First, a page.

Marie's Answer: To land an interview, you must stand out from the crowd. And to stand out, you need a first-class résumé and personal referrals.
Given the lack of response, your résumé may not be powerful enough, despite being professionally prepared. A résumé is a sales tool with a single purpose: to convince an employer to talk with you. Consider these questions:
• Do you customize your résumé for every job? A generic summary often produces a generic “no interest” response. For each position, you should highlight your most relevant background.
• Have you included everything that might attract positive attention? Training, certifications, projects, special assignments – even volunteer work – can all help you get noticed.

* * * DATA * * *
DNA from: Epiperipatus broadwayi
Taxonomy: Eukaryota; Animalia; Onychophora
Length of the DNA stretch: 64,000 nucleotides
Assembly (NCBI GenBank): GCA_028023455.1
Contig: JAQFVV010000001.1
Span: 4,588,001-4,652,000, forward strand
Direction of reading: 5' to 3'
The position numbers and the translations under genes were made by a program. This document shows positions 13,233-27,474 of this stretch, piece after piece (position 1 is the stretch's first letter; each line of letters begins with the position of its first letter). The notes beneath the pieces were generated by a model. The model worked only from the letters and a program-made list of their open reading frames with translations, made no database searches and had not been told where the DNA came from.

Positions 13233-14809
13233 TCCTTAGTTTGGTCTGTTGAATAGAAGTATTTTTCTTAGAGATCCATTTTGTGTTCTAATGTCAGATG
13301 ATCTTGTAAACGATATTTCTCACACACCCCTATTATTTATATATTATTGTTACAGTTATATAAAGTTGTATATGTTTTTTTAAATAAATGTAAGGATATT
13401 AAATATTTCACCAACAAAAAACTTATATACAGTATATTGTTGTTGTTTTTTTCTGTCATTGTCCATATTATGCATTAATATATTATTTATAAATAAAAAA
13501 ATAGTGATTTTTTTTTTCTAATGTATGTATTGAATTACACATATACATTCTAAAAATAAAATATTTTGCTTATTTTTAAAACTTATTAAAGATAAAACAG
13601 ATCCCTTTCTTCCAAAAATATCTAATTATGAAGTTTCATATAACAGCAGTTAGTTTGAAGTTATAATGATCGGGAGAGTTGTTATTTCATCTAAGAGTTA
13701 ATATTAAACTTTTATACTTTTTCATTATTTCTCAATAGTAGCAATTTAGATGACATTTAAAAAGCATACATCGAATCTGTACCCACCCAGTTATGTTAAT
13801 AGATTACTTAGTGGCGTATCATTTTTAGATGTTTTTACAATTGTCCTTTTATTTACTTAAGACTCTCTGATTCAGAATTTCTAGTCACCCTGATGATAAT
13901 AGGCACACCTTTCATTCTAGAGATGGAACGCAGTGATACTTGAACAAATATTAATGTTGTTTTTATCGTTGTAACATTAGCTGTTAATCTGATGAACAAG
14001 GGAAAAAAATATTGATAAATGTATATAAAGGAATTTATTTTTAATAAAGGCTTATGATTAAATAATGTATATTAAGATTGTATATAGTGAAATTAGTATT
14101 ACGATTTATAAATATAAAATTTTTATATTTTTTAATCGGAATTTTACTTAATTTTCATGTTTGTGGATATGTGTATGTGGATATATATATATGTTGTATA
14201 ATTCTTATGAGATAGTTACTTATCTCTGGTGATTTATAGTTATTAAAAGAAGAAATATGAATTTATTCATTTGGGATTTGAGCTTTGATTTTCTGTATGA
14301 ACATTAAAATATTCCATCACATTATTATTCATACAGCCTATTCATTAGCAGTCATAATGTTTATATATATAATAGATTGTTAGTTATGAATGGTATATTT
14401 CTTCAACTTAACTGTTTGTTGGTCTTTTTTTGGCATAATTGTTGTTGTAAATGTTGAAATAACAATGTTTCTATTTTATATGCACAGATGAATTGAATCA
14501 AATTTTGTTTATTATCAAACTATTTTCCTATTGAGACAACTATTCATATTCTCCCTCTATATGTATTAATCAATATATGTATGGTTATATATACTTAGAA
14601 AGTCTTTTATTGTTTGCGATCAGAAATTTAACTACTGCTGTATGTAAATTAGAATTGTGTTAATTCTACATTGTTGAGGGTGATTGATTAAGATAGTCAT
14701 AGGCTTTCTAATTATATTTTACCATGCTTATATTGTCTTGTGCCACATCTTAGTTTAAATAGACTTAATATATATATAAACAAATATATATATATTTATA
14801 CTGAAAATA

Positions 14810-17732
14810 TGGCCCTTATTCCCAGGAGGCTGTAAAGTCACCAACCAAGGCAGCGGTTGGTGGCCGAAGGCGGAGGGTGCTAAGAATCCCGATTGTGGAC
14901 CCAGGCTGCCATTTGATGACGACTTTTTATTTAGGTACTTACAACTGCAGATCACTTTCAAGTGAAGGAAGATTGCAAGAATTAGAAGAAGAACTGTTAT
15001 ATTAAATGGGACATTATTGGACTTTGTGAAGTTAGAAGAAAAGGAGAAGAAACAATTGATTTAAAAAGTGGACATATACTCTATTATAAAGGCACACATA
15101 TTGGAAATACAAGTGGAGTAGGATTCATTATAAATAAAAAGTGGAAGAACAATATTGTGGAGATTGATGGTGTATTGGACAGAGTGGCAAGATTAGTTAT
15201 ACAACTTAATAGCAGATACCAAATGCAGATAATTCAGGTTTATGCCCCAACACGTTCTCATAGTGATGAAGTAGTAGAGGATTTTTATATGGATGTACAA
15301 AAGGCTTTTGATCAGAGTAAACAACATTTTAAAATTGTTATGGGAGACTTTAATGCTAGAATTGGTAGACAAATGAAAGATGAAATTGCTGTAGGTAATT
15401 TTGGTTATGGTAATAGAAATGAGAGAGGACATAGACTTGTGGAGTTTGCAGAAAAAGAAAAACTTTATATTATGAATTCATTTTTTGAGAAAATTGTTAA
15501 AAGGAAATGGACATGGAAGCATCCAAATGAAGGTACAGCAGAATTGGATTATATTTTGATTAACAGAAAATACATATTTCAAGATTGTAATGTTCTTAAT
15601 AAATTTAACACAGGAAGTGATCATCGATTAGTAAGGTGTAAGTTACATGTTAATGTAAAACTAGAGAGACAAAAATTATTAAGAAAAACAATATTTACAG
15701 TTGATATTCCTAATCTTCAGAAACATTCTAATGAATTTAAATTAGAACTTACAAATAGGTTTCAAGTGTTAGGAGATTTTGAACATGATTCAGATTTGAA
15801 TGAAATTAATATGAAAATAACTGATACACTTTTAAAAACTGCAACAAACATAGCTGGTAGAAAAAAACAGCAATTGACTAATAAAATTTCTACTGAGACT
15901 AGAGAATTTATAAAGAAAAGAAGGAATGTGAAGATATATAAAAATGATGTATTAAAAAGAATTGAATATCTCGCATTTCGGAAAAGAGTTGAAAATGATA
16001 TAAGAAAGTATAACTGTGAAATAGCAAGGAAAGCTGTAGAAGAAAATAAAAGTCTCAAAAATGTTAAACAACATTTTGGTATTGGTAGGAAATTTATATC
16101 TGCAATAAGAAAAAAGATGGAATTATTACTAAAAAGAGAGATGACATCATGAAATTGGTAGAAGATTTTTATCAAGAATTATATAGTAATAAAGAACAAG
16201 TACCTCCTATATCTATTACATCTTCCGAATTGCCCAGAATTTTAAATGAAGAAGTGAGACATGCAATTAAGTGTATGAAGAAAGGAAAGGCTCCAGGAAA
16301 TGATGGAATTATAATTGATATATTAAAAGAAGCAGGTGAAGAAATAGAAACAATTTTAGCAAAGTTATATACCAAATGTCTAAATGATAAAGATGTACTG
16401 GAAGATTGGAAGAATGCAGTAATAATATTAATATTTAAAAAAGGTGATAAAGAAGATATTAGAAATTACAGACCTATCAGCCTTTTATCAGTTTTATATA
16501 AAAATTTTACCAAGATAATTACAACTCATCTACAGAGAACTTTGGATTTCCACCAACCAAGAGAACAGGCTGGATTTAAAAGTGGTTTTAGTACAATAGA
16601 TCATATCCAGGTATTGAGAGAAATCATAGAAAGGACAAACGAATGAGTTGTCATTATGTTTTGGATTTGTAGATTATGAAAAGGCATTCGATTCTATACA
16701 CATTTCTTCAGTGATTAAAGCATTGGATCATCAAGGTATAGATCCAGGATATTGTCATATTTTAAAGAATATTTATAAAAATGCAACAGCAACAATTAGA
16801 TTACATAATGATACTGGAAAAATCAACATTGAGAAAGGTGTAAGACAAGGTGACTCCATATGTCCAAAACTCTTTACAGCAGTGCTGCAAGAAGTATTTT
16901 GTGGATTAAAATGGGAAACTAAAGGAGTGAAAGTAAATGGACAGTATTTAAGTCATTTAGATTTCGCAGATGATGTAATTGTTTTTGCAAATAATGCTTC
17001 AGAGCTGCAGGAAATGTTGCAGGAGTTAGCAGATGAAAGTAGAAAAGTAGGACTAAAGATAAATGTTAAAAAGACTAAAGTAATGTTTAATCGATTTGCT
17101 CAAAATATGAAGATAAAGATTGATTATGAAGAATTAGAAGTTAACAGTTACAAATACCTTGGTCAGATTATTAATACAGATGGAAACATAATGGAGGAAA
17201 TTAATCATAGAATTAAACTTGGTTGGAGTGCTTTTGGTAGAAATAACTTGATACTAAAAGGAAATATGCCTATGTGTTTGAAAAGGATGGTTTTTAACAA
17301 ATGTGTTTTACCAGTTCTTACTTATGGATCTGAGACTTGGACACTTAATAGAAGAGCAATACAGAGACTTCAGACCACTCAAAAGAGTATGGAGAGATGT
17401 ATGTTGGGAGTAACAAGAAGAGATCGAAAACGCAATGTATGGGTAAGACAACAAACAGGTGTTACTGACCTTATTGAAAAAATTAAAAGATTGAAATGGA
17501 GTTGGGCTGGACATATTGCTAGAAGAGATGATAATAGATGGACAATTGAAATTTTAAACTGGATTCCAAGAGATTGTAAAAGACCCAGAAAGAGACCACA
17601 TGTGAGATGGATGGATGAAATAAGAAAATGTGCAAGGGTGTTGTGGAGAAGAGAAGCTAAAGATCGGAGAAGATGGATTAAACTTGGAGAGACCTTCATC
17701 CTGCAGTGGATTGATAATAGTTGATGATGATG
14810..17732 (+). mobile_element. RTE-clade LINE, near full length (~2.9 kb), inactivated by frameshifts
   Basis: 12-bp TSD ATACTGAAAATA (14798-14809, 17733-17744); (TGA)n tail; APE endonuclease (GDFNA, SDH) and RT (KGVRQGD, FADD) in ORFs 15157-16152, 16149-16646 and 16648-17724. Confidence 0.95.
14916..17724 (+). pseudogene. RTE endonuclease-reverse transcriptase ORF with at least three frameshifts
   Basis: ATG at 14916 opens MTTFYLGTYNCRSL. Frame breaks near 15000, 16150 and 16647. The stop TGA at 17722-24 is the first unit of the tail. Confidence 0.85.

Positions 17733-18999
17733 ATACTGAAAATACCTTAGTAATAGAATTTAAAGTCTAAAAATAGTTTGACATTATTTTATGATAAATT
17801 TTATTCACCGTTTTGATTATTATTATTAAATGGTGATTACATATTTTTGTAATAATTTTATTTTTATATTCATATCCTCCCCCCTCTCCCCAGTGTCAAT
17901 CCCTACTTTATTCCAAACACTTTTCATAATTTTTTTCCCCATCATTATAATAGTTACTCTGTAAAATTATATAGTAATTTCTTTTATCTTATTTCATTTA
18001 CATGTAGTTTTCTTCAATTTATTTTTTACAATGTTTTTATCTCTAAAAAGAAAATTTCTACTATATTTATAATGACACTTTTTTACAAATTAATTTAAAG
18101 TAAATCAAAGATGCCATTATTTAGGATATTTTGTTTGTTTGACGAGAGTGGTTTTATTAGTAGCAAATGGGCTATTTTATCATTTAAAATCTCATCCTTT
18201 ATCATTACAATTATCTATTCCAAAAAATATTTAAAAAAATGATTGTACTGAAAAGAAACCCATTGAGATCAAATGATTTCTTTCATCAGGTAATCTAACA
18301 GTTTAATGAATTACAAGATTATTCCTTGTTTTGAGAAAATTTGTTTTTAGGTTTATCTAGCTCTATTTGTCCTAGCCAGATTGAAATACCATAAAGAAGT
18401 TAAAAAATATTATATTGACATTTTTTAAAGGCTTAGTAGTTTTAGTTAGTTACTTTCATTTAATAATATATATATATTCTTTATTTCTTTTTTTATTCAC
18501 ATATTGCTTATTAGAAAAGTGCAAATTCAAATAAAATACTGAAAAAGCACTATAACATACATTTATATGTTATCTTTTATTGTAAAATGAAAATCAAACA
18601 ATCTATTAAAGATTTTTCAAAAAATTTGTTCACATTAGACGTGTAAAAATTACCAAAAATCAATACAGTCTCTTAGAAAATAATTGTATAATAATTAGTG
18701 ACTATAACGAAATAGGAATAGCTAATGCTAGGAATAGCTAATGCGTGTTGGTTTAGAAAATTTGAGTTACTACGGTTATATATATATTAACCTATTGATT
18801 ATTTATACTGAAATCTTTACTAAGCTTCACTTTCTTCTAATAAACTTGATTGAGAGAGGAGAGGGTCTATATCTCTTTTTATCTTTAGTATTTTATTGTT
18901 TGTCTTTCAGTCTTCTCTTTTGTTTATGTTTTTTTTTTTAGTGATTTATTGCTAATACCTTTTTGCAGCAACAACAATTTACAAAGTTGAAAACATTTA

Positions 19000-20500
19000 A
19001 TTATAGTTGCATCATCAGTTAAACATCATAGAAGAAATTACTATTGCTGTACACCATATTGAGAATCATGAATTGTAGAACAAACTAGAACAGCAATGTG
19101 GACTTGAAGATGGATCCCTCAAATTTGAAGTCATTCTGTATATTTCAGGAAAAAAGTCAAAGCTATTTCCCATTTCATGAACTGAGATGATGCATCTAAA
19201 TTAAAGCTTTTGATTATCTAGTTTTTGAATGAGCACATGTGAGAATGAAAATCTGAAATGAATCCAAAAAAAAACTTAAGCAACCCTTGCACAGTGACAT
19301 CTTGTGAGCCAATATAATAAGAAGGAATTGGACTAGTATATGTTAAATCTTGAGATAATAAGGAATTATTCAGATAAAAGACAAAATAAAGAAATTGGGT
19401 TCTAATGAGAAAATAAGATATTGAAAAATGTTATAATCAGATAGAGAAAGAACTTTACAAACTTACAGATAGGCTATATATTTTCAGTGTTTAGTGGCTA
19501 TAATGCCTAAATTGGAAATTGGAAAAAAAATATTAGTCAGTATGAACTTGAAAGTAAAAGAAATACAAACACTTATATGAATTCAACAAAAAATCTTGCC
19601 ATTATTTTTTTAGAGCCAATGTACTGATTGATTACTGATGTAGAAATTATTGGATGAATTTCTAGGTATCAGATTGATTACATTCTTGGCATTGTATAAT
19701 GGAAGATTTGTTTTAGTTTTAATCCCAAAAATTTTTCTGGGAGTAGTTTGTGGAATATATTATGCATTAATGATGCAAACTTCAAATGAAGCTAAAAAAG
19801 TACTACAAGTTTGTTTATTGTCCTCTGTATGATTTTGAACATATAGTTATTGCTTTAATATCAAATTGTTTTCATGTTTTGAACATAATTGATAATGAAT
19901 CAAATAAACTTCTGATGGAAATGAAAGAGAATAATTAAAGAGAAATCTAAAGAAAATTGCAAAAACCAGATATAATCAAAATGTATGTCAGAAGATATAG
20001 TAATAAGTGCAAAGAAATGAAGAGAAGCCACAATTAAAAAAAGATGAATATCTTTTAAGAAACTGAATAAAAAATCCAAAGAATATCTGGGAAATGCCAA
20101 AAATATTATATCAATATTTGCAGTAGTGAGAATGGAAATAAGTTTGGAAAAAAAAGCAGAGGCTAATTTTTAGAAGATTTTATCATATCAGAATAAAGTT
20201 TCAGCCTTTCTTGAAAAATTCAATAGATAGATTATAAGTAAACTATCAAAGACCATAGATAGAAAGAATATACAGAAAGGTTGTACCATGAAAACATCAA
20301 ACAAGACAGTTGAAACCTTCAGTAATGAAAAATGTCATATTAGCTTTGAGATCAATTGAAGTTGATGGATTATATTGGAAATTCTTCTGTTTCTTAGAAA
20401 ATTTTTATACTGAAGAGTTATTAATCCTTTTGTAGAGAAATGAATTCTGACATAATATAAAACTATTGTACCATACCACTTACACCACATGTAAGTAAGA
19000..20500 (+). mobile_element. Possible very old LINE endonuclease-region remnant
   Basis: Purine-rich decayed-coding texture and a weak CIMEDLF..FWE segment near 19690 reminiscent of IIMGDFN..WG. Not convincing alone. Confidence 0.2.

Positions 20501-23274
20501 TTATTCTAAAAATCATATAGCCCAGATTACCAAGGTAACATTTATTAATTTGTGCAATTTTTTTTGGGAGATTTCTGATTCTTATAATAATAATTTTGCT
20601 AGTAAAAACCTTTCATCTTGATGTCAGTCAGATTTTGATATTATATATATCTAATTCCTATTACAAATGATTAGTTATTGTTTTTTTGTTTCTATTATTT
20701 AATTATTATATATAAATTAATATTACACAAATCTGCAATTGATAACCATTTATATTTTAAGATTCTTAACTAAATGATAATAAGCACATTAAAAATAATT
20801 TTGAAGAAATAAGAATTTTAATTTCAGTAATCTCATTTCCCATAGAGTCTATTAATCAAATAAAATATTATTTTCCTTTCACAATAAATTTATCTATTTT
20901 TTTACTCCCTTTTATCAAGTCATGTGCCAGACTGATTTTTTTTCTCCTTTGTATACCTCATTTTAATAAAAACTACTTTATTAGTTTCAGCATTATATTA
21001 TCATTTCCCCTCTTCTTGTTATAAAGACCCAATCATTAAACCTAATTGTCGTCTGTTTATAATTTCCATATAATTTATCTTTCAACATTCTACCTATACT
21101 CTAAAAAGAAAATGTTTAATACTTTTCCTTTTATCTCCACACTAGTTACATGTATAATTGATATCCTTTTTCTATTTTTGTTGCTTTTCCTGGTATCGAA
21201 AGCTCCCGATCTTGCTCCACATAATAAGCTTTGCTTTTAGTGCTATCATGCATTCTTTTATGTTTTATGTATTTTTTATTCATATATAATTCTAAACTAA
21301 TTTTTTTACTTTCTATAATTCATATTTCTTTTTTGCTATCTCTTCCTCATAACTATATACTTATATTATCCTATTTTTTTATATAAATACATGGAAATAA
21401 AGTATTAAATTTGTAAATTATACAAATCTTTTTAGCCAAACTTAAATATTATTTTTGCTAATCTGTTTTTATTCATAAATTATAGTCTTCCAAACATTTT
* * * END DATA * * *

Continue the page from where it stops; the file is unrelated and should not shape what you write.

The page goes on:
• When you send your résumé electronically, do you know how it looks on the receiving end? One applicant found that during transmission, all her fancy bullets had turned into tiny little lips! No kidding!
• Have you double-checked for mistakes or misspellings? Even one slip-up can make you appear careless and cost you an interview. (Not to be picky, but your e-mail to us had two spelling errors.)
For more Office Coach tips, check out What's Wrong with Your Résumé. Then, once you’ve given your résumé a makeover, start networking to develop personal contacts. Interviewers are more likely to talk with applicants who are referred by someone they know.